I still suffer from the hardships I went through in desert training. Prior to the time I was in Arizona, I had never been bothered with hay-fever. Now I have it all the time. It was caused by so much dust.
While in the desert some of our restrictions were lifted. We were allowed to go to town once a month, but there was a catch to this, we had to go five on a pass. All of us had to stay together and watch each other so there would not be a chance to make a slip as to the kind of training we were getting. I still cannot reveal the training or what it consisted of. Although it was never used, it is still top secret, and will probably revolutionize tank warfare if it is ever put into use.

On March 15, 1944 we received orders that we could no longer draw supplies from the desert training center, so we would have to look elsewhere for clothing and equipment to fill our overseas quotas. By this time we had completed our training cycle so all that was left for us to do was police the area and salvage as much of the camp as possible, and then go to Fr. Knox, and draw clothing and equipment in preparation for the excursion to Europe.

We bade goodbye to the jackrabbits and rattlesnakes and on April 24 we boarded the train for Fort Knox, Kentucky.

When we left the desert we knew that we were scheduled to go overseas, but as we neared Fort Knox we wondered if the orders would somehow be changed and we would sit out the war in the “Headmasters Office.”

We arrived at Fort Knox on April 28, 1944. It was standard operating procedure at Fort Knox to entrain and detrain in the rain and our unloading process did not violate the regulation, we were soaked to the skin when we reached our quarters, which by the way, turned out to be the same old dilapidated barracks which we had occupied during our first stay at Fort Knox.

We expected to be in Fort Knox no more than two weeks but it stretched into several before we left and as usual we spent most of our time in the field.

Although we were far from combat zones, we got a taste of what it would be like when one of the boys picked up a 37 MM dud and brought it to Observation Point 6, where our company was taking instruction. He began hammering it on a rock and it exploded killing three men, and wounding nineteen others. I was lucky I was not wounded, but my nerves were shot to hell. I will never forget that day, June 6, 1944.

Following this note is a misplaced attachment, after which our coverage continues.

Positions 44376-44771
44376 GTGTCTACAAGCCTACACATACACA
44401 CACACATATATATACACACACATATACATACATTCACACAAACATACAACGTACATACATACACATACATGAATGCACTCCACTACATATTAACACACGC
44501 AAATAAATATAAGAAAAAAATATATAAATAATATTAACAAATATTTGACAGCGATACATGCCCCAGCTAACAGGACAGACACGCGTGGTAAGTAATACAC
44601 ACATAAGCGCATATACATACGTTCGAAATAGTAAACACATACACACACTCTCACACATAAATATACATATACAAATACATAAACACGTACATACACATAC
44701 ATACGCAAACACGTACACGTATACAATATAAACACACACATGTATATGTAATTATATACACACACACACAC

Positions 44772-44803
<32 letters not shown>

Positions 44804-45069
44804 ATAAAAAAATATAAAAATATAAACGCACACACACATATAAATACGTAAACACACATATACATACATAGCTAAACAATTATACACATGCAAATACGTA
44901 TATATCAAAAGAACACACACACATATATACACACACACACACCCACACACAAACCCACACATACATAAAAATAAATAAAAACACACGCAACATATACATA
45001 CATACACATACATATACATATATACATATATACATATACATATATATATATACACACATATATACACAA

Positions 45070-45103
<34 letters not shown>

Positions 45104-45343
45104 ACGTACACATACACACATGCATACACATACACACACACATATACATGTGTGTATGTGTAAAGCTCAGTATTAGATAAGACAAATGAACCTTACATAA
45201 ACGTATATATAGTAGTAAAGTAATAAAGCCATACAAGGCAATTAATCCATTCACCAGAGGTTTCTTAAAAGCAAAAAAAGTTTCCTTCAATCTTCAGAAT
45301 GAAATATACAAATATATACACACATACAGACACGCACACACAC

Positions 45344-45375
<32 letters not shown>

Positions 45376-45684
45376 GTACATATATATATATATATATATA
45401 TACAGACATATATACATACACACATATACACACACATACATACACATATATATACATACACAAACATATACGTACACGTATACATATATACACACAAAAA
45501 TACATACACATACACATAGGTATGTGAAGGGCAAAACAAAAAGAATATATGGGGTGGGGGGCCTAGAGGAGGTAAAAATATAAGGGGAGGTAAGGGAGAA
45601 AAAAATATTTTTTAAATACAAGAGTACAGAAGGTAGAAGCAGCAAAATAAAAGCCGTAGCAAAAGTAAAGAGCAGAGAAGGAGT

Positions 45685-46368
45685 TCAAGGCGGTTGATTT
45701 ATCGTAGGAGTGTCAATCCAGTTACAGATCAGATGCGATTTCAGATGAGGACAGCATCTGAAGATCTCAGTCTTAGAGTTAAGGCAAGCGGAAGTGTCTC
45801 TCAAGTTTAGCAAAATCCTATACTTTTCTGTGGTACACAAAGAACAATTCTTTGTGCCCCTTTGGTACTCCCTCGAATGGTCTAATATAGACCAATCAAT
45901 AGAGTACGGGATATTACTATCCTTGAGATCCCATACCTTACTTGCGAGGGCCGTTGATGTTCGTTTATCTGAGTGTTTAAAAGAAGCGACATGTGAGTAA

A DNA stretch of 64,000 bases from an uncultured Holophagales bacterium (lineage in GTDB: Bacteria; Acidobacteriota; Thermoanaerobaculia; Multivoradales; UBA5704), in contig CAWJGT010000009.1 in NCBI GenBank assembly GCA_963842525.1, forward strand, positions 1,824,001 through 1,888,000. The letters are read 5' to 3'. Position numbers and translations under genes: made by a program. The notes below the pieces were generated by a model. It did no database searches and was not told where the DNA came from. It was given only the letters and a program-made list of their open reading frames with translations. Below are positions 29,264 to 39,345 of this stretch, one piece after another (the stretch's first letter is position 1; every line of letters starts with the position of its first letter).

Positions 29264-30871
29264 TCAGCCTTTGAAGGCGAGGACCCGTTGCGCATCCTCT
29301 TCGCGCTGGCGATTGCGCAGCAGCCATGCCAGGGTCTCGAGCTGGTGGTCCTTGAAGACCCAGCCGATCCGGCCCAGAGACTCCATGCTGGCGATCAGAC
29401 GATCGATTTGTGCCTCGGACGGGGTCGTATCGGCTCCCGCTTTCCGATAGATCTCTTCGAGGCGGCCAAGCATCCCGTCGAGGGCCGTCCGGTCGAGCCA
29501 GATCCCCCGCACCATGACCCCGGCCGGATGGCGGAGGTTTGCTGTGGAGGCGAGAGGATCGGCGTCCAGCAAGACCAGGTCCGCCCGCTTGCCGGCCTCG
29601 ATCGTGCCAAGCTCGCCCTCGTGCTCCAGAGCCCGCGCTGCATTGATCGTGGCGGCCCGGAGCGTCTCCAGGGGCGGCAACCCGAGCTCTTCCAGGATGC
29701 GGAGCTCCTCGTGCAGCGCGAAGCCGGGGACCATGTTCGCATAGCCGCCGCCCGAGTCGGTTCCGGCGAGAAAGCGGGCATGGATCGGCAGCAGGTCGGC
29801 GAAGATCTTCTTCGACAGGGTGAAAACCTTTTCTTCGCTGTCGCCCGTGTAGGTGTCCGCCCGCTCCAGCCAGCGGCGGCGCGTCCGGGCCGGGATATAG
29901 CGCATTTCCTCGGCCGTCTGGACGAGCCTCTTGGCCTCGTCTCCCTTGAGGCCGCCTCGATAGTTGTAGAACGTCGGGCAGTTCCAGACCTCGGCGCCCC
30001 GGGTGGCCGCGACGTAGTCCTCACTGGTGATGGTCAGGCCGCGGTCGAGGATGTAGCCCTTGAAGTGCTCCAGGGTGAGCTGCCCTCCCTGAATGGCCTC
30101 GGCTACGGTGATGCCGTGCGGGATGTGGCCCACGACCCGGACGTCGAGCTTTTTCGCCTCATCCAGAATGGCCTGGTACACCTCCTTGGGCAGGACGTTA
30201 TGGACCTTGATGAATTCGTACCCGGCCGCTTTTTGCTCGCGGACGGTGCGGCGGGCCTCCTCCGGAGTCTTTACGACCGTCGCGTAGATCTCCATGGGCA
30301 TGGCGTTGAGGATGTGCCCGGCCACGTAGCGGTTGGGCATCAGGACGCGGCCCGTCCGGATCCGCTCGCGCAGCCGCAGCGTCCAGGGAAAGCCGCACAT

Finally we received orders to arrive at Camp Kilmer, New Jersey not before July 20 and not later than July 21, 1944. On July 19 we boarded the train for Camp Kilmer. Needless to say it was raining.

At Camp Kilmer we were given another physical examination for overseas duty. We left Camp Kilmer on July 24 and by noon we were aboard the USS General William Mitchell. On the morning of the July 26 we sailed from New York. A few miles out of the harbor we joined a convoy of 15 other troopships and 16 fast tankers. At last we were off to war.

The USS General William Mitchell was a new type ship, she had no port holes and we soon found out, no ventilating system. It was stiflingly hot and everything smelled so bad. I was really seasick all the time. The ship although new, left a lot to be desired.

The only excitement during the trip occurred one evening. A small speck appeared off our left on the radar scanning disc. Everyone thought it was an enemy submarine. The fact that we were in “Hell’s Corner” which is about a day’s run from Northern Ireland added to this belief. We were really relieved when it was discovered to be a school of fish.

We landed at Liverpool, England on August 6, 1944. At 3 o’clock on the August 7, we left the ship and boarded the train for Glynderwen, Wales.

We arrived at our new Camp Rosebush to find it nothing more than a windswept side of a rocky hill. When it wasn’t raining, the wind was blowing and most of the time it was doing both. There we became a part of the 9th Armored Group.